The Cincinnati Bengals traded undisclosed draft picks to the San Francisco 49ers for safety Taylor Mays on Monday, a player that the team was high on during the pre-draft process before the 2010 NFL Draft. One report last year even suggested that the Bengals were debating whether to use their 21st overall pick on Mays; a pick that would later turn into the more wiser choice in tight end Jermaine Gresham. Mays wouldn't be available for the Bengals after the first round, eventually selected by the 49ers in the second (49th overall). Cincinnati had to settle for Florida defensive end Carlos Dunlap 54th overall, who would go on to set a franchise rookie record with 9.5 quarterback sacks last year.
Yet Mays' brief time in San Francisco never took off, starting six games from week four through week 10, though reportedly often taken out by the first quarter; though he did participate during 436 defensive snaps (or 42.2 percent of the defense's plays in 2010). Mays' only playing time during San Francisco's preseason meeting against the Oakland Raiders last Saturday was reduced to the final three minutes of the game.
His brief stint in San Francisco was over, highlighted with San Francisco's email to 31 NFL teams on August 4 that he was available. Though one has to wonder if his sudden exile wasn't the result of a new coaching staff. "Although the 49ers waited until July to send the email about trading Mays, I'm assuming they were ready to move him shortly after (Jim) Harbaugh took over and (Vic) Fangio joined his defensive staff," said David Fucillo (Fooch) in an email, who runs SB Nation's San Francisco 49ers blog Niners Nation. "They coached against Mays while Harbaugh and company were at Stanford and Mays was at USC and must have had their preconceived notions about him." Fangio followed Harbaugh from Stanford.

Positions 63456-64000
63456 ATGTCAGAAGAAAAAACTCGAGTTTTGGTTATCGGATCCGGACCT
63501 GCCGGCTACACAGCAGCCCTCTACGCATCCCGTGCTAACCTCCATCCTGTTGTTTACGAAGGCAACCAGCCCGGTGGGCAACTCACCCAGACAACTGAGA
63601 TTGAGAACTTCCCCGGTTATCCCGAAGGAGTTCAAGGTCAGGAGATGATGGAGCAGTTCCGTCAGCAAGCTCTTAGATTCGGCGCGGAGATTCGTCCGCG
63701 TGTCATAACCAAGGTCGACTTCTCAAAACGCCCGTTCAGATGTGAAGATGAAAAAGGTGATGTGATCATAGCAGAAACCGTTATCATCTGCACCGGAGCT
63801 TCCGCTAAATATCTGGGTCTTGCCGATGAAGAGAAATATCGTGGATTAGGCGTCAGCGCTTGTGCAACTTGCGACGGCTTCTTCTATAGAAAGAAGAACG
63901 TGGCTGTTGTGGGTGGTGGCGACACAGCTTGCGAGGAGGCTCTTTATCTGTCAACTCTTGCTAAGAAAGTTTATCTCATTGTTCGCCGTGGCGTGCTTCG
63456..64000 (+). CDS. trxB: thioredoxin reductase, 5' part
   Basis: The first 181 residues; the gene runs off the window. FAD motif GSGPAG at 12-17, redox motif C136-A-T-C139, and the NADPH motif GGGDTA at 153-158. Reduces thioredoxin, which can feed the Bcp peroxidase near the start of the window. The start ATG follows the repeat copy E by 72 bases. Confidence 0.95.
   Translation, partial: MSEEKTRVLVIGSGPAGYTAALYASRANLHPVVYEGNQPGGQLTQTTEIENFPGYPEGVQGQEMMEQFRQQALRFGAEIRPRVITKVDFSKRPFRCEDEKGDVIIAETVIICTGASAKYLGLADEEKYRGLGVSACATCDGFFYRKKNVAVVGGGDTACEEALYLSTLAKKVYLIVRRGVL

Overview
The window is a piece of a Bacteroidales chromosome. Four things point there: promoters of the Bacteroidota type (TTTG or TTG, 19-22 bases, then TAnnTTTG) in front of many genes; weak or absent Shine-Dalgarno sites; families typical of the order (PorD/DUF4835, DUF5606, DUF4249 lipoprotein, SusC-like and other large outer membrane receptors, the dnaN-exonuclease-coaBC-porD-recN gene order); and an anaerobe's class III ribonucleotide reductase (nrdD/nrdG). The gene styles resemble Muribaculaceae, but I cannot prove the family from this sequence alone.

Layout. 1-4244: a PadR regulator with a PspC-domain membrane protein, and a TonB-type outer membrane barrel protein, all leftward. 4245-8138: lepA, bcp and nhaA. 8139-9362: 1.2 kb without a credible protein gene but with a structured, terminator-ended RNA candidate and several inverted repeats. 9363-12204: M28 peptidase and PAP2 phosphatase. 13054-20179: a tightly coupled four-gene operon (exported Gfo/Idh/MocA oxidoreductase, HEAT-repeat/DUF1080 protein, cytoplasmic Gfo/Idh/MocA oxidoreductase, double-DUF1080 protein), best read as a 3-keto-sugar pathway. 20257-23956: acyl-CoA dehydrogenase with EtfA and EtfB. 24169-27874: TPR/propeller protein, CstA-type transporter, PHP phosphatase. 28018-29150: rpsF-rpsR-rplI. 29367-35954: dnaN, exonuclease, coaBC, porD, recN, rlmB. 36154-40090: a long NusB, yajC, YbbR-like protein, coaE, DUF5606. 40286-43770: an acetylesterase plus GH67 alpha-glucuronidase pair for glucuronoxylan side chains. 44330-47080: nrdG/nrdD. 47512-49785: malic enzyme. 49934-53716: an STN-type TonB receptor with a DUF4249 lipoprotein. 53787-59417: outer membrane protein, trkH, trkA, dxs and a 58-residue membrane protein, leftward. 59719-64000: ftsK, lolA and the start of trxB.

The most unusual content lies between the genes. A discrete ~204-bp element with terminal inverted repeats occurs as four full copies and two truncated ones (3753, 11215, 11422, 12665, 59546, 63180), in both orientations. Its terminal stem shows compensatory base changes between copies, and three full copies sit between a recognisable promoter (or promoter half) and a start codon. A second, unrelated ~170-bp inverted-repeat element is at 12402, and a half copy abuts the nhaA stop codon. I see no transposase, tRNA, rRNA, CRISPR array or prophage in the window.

"(Mays) has struggled with coverage and generally hasn't been able to convert his athleticism to regular NFL safety play," describes Fucillo. "Monday, 49ers defensive coordinator Vic Fangio was discussing the team's safety position and said the team had five guys who could play safety in the NFL. Mays was not one of five he included." One of those reasons Fucillo points out is that Mays is more focused on "straight line speed and big hits" that makes him better suited for special teams (an area we expect he'll contribute for the Bengals this year).
Matt Barrows of the Sacramento Bee observes several reasons why the 49ers dumped Mays, using descriptions from the respected Greg Cosell of NFL Films before the NFL draft last year, such as not playing fast, slow acceleration, inability to play the deep ball, played in slow motion and not a good wrap-up tackler. As Barrows notes, all of those issues came to bear.
"The NFL game is about lateral movement and change of direction, and he doesn't have that," says Cosell. "I thought he was a overall a big-time stiff, and I thought he was very lucky to be picked in the second round."
Wes Hanson, a contributor with Niners Nation, describes:
Those hips like battleships. Let's put aside the fact that Mays takes horrible angles and plays like he had some sort of allergy to pigskin. Let's just look at those hips. When Taylor Mays decided to change directions and pursue a runner or a ball in the air, it takes like an hour and a half.
He just does not have coverage skills. Not by any stretch of the imagination. A better safety makes a quick and smooth transition between directions, using his hips and momentum to aid in the process. Somewhere, somehow Mays did not learn this skill. I'm not saying he won't ever. I hope he does and is a successful player. I like the guy and we all know Cincinnati needs it.
The general thing to keep in mind here is that the Cincinnati Bengals were dangerously thin at safety. Rookie Robert Sands and Jeromy Miles left a lot to be desired with the second team secondary. And perhaps Mays doesn't help with the passing defense right away, but this team needed that enforcer against the run.
As to whether he gets better against the pass, let's put it in this perspective. He's only entering his second season and now defensive coordinator Mike Zimmer will have a turn with the second-year player.
"Coach Zimmer was tough, concrete. Concrete wall, tough. Way a defensive coordinator is supposed to be."